In Minnesota, we characterize the liability of master and servant as joint and several liability. Further, where there is joint and several liability, a plaintiff may sue one, all, or any number of joint tortfeasors and may proceed in separate actions or one action.
Schneider v. Buckman, 433 N.W.2d 98, 101 (Minn. 1988). Because an employee and an employer may be jointly and severally liable for the intentional torts of the employee, and a plaintiff may sue all joint tortfeasors in one action, the district court erred by dismissing the employees, in their individual capacities, from Phillips' defamation claim.
2. Phillips alleged causes of action against respondent under Minn. Stat. § 179A.06, subd. 1 (1996), and Minn. Stat. § 179A.13 (1996). The district court dismissed Phillips' claim under Minn. Stat. § 179A.06, subd. 1, but allowed his claim under Minn. Stat. § 179A.13 to proceed.
Minn. Stat. § 179A.06, subd. 1, protects a public employee's right to express or communicate a grievance "on any matter related to the conditions or compensation of public employment." Minn. Stat. § 179A.13 provides that the "practices specified in this section are unfair labor practices" and that any employee
aggrieved by an unfair labor practice as defined in this section may bring an action for injunctive relief and for damages caused by the unfair labor practice in the district court of the county in which the practice is alleged to have occurred.
Interfering, restraining, or coercing an employee in exercising his right to grieve guaranteed by Minn. Stat. § 179A.06, subd. 1, is an unfair labor practice. Id., subd. 2.
Phillips' claims under Minn. Stat. §§ 179A.06, 179A.13 were both based on the alleged violation of his right to grieve under Minn. Stat. § 179A.06, subd. 1. Minn. Stat. § 179A.13, subds. 1, 2 expressly provide a remedy for violations of Minn. Stat. § 179A.06, subd. 1. Section 179A.06 does not set forth any additional or separate remedy for violation of an employee's right to grieve, and Phillips does not cite any other authority setting forth such a remedy. The district court did not err in dismissing Phillips' claim under Minn. Stat. § 179A.06.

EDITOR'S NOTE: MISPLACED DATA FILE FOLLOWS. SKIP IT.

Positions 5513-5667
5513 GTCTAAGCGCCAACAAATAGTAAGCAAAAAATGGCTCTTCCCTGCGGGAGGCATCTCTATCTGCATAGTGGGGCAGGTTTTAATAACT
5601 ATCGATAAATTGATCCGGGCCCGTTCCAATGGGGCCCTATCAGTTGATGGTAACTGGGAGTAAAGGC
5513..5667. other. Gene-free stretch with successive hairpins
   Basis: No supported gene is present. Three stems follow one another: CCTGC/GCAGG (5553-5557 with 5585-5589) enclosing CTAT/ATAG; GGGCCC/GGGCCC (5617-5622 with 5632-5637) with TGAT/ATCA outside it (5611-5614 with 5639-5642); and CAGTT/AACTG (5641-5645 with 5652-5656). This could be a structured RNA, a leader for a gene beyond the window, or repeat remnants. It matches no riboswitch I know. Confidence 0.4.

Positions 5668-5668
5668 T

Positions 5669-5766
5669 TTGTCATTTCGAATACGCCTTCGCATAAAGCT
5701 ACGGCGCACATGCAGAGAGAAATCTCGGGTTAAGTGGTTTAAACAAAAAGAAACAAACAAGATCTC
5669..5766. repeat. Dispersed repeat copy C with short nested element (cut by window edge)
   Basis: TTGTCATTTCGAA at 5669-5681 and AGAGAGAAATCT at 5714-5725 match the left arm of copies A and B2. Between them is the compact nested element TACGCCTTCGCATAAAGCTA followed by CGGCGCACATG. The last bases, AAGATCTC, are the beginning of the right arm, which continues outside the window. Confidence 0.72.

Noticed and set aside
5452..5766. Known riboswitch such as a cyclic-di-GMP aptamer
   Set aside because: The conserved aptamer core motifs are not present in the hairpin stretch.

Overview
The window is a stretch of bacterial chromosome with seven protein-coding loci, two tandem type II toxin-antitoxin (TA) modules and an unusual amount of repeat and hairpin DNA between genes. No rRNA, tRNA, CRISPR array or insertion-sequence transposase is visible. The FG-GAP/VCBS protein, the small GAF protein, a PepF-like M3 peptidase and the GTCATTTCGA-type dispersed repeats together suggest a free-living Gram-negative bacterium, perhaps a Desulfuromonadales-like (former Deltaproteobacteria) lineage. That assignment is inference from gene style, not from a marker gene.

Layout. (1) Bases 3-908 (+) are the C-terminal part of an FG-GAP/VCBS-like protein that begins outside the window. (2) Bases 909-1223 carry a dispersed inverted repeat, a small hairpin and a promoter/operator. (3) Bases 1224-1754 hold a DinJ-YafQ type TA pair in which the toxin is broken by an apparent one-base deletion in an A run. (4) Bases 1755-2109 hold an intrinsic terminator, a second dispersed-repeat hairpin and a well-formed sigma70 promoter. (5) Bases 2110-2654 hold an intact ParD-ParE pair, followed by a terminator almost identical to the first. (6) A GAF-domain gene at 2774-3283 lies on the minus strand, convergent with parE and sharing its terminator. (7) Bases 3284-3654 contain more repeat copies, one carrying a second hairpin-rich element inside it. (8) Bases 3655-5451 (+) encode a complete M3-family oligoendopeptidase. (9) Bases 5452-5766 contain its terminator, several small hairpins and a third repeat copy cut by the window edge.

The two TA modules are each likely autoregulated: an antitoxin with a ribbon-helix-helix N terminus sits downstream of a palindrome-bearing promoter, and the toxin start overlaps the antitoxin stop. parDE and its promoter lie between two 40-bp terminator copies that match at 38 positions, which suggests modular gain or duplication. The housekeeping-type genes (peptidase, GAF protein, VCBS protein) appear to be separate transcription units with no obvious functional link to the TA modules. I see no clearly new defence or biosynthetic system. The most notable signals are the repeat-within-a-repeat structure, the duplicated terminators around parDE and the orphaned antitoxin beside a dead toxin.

3. Statutory interpretation is a question of law subject to de novo review. Metropolitan Sports Facilities Comm'n v. County of Hennepin, 561 N.W.2d 513, 515 (Minn. 1997). Phillips brought his whistleblower claim under Minn. Stat. § 181.932, subd. 1(a) (Supp. 1997), which provides:
An employer shall not discharge, discipline, threaten, otherwise discriminate against, or penalize an employee regarding the employee's compensation, terms, conditions, location, or privileges of employment because:
(a) the employee * * * in good faith, reports a violation or suspected violation of any federal or state law or rule adopted pursuant to law to an employer or to any governmental body or law enforcement official[.]
Minnesota courts apply the three-step burden-shifting procedure set forth in McDonnell Douglas Corp. v. Green, 411 U.S. 792, 93 S. Ct. 1817 (1973), to whistleblower claims. McGrath v. TCF Bank Sav., FSB, 502 N.W.2d 801, 805 (Minn. App. 1993), modified, 509 N.W.2d 365 (Minn. 1993). The McDonnell Douglas burden-shifting procedure consists of a prima facie case, an answer, and a rebuttal. McDonnell Douglas, 411 U.S. at 802-03, 807, 93 S. Ct. at 1824, 1826. To establish a prima facie case under the whistleblower act, one of the elements an employee must show is that he engaged in statutorily protected conduct. Rothmeier v. Investment Advisers, Inc., 556 N.W.2d 590, 592 (Minn. App. 1996), review denied (Minn. Feb. 26, 1997).